Music » Concert Preview

ESG’s stark blend of funk and postpunk influenced an army of dance-punk bands in the 2000s

by

comment

Listening to 1983’s Come Away With ESG—while never forgetting the cut-and-paste album art—it’s almost as though the Scroggins sisters (Renee, Valerie, Deborah, Marie) didn’t realize that their raw Bronx blend of funk, postpunk, and disco would go on to breed and influence a flourishing dance-punk scene in early-2000s NYC. No way, they were having much too hot a time in the now. You can hear that in tracks like “Dance” and “You Make No Sense,” stripped down to low-in-the-mix bass lines, perhaps a few repeated lyrics—often presented as simple directives—and simple and stark rhythms consisting of drums, tambourine, and, if we’re lucky, cowbell. They’re the kind of fresh grooves that the Rapture and Liars began aping 20 years later, and they sound as relevant today, aging even better than the high-gloss beats laid down by the group’s descendants. ESG have existed in long fits and starts since their inception while continuing to release music. Their most recent record, 2013’s Closure, is often a much more soulful and produced effort than their earliest material, but some of the more simmering, dancier tracks (e.g., “I Feel Tonight”) are true to the old credo. Tonight’s West Fest performance is a rare one, and if you like to get down even a little, it’s also one that should not be missed, rain or shine.   v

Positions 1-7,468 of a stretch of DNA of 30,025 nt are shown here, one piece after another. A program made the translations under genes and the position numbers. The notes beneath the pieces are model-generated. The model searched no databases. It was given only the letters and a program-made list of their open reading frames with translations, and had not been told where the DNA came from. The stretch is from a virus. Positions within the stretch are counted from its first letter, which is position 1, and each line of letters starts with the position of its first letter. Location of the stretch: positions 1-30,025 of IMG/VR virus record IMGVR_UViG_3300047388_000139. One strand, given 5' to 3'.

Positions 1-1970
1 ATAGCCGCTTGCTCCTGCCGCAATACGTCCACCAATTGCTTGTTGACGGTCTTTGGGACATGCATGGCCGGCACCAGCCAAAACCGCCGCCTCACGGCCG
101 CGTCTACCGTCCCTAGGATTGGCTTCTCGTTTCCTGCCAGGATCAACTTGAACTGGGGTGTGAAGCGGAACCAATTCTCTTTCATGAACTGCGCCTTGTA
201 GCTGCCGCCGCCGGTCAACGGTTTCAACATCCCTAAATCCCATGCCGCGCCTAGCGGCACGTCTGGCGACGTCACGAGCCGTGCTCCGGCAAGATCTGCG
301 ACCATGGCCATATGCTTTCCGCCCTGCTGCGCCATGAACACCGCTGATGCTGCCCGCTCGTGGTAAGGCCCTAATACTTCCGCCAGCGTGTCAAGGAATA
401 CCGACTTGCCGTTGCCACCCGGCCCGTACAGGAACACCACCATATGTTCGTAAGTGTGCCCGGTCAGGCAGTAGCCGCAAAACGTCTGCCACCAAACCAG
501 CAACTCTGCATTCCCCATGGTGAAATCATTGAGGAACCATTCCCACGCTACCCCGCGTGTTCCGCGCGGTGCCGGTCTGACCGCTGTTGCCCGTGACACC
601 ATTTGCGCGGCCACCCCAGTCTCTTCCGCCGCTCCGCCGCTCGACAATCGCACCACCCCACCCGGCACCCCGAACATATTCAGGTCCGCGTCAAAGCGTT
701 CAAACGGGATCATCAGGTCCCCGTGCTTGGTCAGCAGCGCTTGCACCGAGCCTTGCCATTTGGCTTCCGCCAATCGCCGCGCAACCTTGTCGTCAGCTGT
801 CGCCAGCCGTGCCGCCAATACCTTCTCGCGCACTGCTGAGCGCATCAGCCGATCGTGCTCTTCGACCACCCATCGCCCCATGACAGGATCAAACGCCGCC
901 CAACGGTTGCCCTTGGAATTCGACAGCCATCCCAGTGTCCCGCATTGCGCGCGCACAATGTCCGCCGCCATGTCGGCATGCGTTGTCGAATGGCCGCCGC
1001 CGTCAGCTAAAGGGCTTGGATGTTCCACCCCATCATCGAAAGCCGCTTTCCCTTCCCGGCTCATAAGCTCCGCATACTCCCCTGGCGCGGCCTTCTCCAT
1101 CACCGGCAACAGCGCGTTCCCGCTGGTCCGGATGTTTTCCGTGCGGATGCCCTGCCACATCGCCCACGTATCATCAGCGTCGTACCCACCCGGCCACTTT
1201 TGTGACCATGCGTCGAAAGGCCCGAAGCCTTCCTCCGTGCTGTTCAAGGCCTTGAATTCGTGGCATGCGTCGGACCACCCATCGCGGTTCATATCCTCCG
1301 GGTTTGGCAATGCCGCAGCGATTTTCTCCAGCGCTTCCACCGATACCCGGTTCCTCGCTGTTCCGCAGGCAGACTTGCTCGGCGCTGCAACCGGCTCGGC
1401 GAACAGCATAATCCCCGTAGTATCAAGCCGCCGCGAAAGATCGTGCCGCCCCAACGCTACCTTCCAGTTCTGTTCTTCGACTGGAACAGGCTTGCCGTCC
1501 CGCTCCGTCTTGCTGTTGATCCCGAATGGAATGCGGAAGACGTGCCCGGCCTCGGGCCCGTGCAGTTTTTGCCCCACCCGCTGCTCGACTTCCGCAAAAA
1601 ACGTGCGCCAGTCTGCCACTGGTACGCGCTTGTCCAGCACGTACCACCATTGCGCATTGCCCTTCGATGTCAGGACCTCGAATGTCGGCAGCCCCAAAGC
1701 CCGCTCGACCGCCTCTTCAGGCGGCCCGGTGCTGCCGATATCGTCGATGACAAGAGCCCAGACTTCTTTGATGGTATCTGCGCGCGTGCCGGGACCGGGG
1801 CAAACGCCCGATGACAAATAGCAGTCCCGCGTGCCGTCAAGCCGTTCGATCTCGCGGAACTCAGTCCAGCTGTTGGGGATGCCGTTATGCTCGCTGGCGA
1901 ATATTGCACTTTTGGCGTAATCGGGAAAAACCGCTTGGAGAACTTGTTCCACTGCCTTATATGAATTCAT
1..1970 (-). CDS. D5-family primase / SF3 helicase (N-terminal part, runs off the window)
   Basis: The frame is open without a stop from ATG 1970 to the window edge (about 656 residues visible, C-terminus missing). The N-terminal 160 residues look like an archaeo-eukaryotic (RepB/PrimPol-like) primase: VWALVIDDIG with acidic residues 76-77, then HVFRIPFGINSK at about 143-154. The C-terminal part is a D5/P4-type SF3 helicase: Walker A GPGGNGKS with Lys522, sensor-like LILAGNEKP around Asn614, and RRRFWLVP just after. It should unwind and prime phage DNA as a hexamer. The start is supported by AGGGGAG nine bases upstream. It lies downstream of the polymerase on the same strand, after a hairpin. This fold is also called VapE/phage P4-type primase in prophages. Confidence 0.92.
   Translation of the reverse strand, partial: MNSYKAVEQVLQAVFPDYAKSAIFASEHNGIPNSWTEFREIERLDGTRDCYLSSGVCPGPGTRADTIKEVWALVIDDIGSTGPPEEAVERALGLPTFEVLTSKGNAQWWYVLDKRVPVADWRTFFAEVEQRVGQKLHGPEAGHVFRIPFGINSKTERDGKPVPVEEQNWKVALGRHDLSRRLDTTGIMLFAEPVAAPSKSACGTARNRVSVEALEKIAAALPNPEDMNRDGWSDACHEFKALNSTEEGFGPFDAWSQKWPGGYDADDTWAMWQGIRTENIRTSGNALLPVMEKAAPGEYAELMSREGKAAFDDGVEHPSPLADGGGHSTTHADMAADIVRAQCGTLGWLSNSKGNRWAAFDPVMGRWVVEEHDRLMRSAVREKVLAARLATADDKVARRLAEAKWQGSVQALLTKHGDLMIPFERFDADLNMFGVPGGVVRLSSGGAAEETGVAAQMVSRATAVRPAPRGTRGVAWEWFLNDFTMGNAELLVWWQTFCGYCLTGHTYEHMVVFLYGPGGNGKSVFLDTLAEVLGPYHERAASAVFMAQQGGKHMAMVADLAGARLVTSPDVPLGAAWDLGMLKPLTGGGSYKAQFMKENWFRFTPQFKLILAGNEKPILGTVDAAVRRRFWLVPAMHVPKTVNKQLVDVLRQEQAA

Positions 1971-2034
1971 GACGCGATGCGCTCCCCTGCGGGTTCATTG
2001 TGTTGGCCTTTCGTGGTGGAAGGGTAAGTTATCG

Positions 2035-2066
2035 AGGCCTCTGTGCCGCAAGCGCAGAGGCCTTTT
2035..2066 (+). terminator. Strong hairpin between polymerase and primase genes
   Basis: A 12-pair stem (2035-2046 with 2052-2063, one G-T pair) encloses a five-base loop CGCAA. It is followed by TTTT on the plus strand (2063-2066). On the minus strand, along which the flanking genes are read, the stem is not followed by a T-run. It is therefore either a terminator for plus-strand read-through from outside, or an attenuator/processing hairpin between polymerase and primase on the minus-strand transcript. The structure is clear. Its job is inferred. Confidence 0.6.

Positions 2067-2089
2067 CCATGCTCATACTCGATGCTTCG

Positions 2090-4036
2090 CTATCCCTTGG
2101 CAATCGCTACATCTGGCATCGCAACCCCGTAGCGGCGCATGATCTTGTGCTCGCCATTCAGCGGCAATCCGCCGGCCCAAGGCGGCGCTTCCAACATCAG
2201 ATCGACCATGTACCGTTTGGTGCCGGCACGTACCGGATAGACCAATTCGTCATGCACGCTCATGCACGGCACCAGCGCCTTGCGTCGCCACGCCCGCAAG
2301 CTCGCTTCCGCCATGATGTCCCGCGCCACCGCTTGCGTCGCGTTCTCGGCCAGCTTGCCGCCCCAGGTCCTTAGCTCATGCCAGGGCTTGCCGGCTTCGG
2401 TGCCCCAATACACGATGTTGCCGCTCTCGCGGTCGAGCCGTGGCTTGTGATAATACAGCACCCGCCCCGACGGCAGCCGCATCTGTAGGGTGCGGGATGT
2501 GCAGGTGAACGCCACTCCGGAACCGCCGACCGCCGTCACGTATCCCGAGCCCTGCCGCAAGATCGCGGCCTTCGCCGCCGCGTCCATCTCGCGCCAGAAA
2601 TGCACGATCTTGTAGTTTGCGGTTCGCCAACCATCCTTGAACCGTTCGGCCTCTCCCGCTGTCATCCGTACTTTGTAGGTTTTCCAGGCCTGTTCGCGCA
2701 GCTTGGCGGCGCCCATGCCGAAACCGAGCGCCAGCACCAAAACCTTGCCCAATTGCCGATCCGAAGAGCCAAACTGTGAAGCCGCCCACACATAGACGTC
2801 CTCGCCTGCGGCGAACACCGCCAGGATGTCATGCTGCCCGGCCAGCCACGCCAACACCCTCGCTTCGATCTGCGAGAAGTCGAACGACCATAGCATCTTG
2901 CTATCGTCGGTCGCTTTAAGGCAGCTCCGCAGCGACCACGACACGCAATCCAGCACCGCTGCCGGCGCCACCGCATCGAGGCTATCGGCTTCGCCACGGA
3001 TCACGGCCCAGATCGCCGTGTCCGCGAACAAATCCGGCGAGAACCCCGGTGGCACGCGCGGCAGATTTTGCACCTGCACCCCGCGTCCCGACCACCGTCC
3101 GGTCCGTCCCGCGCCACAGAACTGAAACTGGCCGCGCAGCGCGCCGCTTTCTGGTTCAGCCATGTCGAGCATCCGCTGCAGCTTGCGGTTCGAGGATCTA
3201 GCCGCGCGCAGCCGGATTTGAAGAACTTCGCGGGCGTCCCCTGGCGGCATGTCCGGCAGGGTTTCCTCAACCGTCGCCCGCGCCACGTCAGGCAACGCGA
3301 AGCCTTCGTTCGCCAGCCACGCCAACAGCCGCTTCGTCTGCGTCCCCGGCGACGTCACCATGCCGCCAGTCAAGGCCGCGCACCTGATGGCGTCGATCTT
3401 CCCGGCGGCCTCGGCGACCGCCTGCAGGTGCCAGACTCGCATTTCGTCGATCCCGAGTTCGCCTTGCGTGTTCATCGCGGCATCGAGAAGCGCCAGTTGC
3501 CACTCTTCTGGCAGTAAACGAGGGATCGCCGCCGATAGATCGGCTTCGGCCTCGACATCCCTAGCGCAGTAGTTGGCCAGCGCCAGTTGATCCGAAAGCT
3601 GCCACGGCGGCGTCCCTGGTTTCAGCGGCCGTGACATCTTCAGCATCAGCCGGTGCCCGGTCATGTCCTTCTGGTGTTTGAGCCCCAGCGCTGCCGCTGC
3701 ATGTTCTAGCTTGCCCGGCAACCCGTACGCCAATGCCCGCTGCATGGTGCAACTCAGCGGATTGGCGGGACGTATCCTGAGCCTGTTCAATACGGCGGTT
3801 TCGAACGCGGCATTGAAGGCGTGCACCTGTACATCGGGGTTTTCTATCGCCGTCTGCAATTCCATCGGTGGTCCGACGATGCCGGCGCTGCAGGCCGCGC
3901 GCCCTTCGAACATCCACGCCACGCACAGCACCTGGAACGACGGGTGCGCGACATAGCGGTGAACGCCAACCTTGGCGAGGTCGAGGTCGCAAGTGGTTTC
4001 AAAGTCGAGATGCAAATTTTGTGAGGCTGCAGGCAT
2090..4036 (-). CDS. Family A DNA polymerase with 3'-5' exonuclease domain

Add a comment